Experimental anti-cancer drugs that block IAP (inhibitor of apoptosis) genes and kill cancer cells have unexpectedly been found to induce the growth and repair of muscle tissue, say scientists supported in part by MDA.
The results suggest that these drugs, which are already in clinical trials in cancer patients, might be effective in combating muscle degeneration in conditions like Duchenne muscular dystrophy (DMD) and perhaps other muscular dystrophies. The muscle-related experiments were conducted in cells taken from laboratory mice.
The research team, headed by MDA grantee Robert Korneluk at the University of Ottawa and Children's Hospital of Eastern Ontario, published its findings Oct. 16, 2012, in the journal Science Signaling.
The investigators also found that a naturally occurring protein called TWEAK (TNF-like weak inducer of apoptosis) likewise promotes muscle growth and repair, via the same pathway as the anti-cancer drugs. The TWEAK findings shed additional light on the mechanisms underlying muscle growth and repair, and could provide researchers with additional leads toward therapies.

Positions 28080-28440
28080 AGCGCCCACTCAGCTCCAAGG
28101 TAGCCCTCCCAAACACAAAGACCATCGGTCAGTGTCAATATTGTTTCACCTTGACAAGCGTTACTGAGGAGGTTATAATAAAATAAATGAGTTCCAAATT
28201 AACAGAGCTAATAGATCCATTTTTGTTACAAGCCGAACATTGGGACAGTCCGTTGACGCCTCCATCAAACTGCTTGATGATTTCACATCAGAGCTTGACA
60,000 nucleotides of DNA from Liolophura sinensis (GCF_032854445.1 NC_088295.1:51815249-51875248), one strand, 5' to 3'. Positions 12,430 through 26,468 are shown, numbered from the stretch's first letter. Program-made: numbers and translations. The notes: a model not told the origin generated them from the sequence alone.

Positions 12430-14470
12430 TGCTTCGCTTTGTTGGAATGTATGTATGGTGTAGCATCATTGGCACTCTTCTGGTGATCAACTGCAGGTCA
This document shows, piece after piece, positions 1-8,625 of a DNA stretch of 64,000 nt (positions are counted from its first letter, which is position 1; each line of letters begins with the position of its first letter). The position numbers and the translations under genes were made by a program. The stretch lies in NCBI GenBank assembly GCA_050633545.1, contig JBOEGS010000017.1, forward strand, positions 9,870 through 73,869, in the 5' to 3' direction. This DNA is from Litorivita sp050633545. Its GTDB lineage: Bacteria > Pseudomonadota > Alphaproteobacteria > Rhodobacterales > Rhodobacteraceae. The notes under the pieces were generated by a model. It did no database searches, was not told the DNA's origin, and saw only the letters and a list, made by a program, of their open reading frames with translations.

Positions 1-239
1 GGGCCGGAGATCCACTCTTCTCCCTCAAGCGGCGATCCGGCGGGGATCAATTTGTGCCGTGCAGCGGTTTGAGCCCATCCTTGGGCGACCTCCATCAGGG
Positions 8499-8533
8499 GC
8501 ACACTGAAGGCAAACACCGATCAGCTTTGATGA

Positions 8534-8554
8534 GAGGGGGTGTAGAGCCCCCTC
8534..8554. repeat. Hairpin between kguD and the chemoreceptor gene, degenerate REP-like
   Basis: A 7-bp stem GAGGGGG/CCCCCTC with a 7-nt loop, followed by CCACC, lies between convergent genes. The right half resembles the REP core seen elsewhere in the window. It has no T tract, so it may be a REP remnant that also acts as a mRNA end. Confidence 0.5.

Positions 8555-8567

Specifically, the anti-IAP drugs and the TWEAK protein enhance the fusion of muscle precursor cells called myoblasts into myotubes, which are early-stage muscle fibers. Myoblast fusion is an essential step in the formation and regeneration of muscle.
"We know of five pharmaceutical companies pursuing phase 1 clinical trials with specific [IAP-targeting] drugs to treat cancer patients," Korneluk said in an Oct. 16 press release from Children's Hospital of Eastern Ontario (CHEO).
Eric LaCasse, a study author at CHEO, added that he thought the IAP-targeting drugs could be tried in a muscle disease soon. "We think it's reasonable to move into clinical trials with this methodology within the next couple of years," he said. "Regulatory bodies need proof that the drug is safe, which the existing cancer trials will offer, and they need to see an evidence-based rationale — which we've worked hard to be able to announce today."
MDA is exploring several strategies to fight muscle degeneration, including blocking a protein called myostatin, increasing blood flow to exercising muscles, and developing anti-inflammatory compounds that mimic the benefits but not the side effects of corticosteroids like prednisone.
For an in-depth discussion of the strategies designed to fight muscle-fiber fragility and treat muscular dystrophy, see In Focus: Preserving and Building Muscle Fibers, Quest, April 2011.